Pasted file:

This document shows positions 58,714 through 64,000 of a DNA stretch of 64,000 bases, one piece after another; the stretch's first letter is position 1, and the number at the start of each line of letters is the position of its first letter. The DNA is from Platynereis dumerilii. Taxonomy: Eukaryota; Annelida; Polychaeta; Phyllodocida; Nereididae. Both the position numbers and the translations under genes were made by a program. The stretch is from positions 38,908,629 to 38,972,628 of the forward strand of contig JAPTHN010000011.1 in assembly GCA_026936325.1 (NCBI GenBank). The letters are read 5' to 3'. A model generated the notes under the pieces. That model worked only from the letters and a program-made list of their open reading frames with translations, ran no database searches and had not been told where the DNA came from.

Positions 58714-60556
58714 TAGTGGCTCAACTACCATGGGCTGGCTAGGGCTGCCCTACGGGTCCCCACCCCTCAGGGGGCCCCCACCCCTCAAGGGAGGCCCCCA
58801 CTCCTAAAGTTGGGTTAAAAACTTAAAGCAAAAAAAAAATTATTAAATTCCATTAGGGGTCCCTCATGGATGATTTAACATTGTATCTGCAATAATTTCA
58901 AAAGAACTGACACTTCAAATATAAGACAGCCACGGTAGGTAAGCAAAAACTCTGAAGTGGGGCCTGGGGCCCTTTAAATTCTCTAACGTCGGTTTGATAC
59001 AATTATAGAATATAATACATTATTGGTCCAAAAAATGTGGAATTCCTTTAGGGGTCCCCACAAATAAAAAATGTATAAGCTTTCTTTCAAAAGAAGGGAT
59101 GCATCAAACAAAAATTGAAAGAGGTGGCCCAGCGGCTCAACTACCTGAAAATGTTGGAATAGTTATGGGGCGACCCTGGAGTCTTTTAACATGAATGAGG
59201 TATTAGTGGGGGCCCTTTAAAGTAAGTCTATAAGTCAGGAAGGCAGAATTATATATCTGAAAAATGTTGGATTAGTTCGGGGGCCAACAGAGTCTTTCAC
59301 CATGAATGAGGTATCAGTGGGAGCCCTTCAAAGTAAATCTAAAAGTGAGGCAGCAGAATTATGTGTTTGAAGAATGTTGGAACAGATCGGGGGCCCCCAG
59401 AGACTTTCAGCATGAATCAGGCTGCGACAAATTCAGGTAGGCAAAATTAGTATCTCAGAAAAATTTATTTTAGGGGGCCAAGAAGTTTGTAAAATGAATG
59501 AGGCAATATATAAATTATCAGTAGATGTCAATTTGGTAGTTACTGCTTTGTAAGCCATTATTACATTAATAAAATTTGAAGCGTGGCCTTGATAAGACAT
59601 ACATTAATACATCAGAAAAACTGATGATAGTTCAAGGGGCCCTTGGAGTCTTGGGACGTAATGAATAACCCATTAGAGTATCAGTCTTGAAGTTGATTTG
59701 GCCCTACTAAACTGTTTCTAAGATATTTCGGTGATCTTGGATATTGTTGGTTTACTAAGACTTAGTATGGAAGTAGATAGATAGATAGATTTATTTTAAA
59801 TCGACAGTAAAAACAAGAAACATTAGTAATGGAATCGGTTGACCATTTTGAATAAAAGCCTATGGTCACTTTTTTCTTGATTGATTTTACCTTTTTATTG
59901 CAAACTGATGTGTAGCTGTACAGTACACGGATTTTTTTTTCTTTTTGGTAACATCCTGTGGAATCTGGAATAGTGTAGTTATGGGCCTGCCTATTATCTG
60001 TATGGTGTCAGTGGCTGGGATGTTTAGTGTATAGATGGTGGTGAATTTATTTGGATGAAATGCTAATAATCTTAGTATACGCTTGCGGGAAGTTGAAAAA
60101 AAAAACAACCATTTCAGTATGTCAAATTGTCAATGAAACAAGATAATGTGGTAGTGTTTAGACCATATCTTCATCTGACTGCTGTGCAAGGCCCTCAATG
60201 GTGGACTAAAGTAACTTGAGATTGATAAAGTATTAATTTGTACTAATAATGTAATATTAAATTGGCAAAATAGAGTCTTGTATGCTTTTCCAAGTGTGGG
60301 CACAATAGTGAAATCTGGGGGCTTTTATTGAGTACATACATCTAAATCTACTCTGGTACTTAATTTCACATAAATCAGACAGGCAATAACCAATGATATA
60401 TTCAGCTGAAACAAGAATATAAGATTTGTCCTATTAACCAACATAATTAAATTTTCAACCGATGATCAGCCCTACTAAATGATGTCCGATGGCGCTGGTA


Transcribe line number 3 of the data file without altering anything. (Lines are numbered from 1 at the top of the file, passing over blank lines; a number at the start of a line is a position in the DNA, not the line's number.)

58714 TAGTGGCTCAACTACCATGGGCTGGCTAGGGCTGCCCTACGGGTCCCCACCCCTCAGGGGGCCCCCACCCCTCAAGGGAGGCCCCCA